How does the setting in Walker's "Everyday Use" enhance its tone and mood?

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All three characters exhibit a lack of understanding of each other's culture and background. Dee, who has assimilated into white culture, does not sympathize with Mama and Maggie's African American heritage. She says to them, "You can't be proud of being black and ignorant at the same time" (80). Maggie is uncomfortable around Dee because she knows that Dee is more judgmental than sympathetic toward her and her family. When Dee says, "You live in a world where people are so backward they don't even speak English," (81) Maggie knows that she and her mother will not receive sympathy from their sister.

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Setting refers to the time and place in which a story is set. At one point in the story, Mama refers to how she and her church raised the money to "send [Dee] to Augusta to school." It seems as though, then, that the story is set in Georgia, as...

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it has a city called Augusta in which a major university exists. As far as time, Mama refers to being in second grade in 1927. If Mama was seven or eight years old in 1927, and she's got two grown children by the start of the story, it stands to reason that the story takes place sometime in the late 1960s or 70s. In addition, the passage of the Civil Rights Act took place in 1964, an event to which Dee seems to refer when she says, "It's really a new day for us."

Tone refers to the author's feelings about the subject of the text, and mood refers to the emotional atmosphere created for the reader. Walker seems to sympathize with Mama and Maggie much more than she does with Dee, and so her tone toward them is sympathetic while her tone toward Dee seems more judgmental. She presents Dee as misguided at best, cruel at worst. Although Dee claims to be embracing her African heritage, something many African Americans began to do in the 1960s—adopting a name that isn't associated with whites and demanding family heirlooms that represent her heritage—she does not understand the ways in which her mother and sister honor that heritage, and she puts them down. She seems to have misunderstood the goals of the Civil Rights movement, and she fails to respect her own family because she sees them as inferior, uneducated, and "backward." The mood, then, is uneasy and even threatening. Maggie is nervous about seeing her sister, and those feelings pervade the text until Mama's eventual realization about Maggie's value in her life.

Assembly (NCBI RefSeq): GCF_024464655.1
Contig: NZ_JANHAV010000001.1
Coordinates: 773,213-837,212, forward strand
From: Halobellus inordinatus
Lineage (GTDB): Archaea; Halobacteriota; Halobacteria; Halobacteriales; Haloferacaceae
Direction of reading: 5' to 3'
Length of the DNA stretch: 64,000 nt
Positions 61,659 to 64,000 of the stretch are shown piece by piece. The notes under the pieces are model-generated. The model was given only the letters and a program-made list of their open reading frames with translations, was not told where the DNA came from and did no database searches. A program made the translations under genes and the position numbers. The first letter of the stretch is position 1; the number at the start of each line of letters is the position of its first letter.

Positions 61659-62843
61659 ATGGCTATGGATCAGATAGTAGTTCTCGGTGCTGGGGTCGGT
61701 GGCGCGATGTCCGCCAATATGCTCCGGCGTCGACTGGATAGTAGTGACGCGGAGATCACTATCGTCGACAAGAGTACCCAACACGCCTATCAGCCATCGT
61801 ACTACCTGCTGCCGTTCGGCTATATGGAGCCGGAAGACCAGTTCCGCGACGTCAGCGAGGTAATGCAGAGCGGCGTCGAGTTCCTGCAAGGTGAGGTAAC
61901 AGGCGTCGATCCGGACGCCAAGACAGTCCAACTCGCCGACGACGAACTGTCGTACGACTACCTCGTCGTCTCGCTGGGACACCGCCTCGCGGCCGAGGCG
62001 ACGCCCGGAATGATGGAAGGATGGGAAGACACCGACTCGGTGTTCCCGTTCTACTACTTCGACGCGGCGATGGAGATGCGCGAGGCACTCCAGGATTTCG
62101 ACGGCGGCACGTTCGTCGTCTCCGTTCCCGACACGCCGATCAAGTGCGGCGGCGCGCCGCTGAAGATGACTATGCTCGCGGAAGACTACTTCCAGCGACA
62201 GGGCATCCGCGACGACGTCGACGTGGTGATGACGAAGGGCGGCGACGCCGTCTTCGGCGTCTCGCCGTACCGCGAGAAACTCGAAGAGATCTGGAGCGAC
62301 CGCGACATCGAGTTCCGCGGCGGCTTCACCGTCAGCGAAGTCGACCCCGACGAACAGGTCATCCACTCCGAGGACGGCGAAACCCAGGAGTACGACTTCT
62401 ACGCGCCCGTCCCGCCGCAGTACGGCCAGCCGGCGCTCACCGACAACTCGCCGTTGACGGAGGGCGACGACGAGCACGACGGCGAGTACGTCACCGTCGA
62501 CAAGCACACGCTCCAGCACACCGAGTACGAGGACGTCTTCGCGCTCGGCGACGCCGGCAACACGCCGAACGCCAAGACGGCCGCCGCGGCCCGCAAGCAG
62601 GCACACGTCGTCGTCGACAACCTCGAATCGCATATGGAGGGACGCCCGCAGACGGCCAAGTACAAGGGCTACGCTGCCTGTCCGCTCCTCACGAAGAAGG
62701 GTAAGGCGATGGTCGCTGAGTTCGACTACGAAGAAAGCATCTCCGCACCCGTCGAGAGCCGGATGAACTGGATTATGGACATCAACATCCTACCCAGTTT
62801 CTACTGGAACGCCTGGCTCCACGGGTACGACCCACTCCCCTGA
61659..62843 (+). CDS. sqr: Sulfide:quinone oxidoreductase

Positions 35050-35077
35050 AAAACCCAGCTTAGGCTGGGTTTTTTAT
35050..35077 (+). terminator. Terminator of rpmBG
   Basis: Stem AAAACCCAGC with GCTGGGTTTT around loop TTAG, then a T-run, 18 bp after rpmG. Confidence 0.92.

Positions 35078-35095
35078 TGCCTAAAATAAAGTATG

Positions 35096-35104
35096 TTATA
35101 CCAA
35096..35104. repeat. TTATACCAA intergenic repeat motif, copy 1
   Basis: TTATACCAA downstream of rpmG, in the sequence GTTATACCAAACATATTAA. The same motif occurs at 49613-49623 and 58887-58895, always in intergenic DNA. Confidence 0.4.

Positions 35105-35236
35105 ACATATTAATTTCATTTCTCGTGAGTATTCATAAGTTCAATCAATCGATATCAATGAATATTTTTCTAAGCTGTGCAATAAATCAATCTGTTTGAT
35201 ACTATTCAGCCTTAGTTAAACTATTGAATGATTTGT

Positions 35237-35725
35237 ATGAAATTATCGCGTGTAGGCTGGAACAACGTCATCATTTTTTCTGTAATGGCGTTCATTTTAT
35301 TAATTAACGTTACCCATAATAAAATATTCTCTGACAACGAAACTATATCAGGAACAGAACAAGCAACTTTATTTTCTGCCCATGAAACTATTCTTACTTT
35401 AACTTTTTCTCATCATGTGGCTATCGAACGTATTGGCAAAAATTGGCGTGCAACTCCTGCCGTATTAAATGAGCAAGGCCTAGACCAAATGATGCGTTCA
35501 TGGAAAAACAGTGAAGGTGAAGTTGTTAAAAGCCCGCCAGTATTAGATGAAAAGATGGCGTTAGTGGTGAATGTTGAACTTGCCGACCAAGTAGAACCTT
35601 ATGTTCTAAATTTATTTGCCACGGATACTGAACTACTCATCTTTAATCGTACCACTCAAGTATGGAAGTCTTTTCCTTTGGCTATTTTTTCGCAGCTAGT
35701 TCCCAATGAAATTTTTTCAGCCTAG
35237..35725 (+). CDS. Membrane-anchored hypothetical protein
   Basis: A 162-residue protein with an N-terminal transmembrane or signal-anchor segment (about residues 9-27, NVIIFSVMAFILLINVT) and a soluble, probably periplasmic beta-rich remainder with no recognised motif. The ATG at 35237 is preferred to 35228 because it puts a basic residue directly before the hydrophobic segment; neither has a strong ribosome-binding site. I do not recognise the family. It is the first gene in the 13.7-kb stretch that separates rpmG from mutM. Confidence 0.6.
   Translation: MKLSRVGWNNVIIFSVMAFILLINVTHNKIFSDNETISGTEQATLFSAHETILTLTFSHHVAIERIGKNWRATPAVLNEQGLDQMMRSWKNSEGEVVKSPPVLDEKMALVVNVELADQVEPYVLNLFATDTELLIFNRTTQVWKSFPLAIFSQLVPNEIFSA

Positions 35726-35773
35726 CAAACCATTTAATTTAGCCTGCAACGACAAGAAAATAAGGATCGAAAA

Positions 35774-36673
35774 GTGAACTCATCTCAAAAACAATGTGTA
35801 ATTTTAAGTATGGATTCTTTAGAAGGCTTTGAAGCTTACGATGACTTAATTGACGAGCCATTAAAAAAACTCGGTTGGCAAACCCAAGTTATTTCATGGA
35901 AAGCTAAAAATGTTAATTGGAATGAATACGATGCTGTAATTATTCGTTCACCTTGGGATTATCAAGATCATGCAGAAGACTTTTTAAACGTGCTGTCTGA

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Walker's tone varies slightly in the story.  Overall, the story demonstrates a didactic (teaching) tone.  The author wants to teach her readers that heirlooms and tradition should be personal and meaningful, not decorations (as Dee sees the quilts). The story also possesses an empathetic tone and mood.  Readers cannot help but feel for Maggie who has had very little in her life or even for Dee who is struggling to establish who she is but who is confused by all the signals that society is sending her.

In regards to the setting, look at excerpts from the story where Walker describes the swept yard and Mama's house--the setting correlates best with the didactic tone because Walker uses it to show that even though people might not have material possessions, they can still take pride in those possessions and be tidy and clean.

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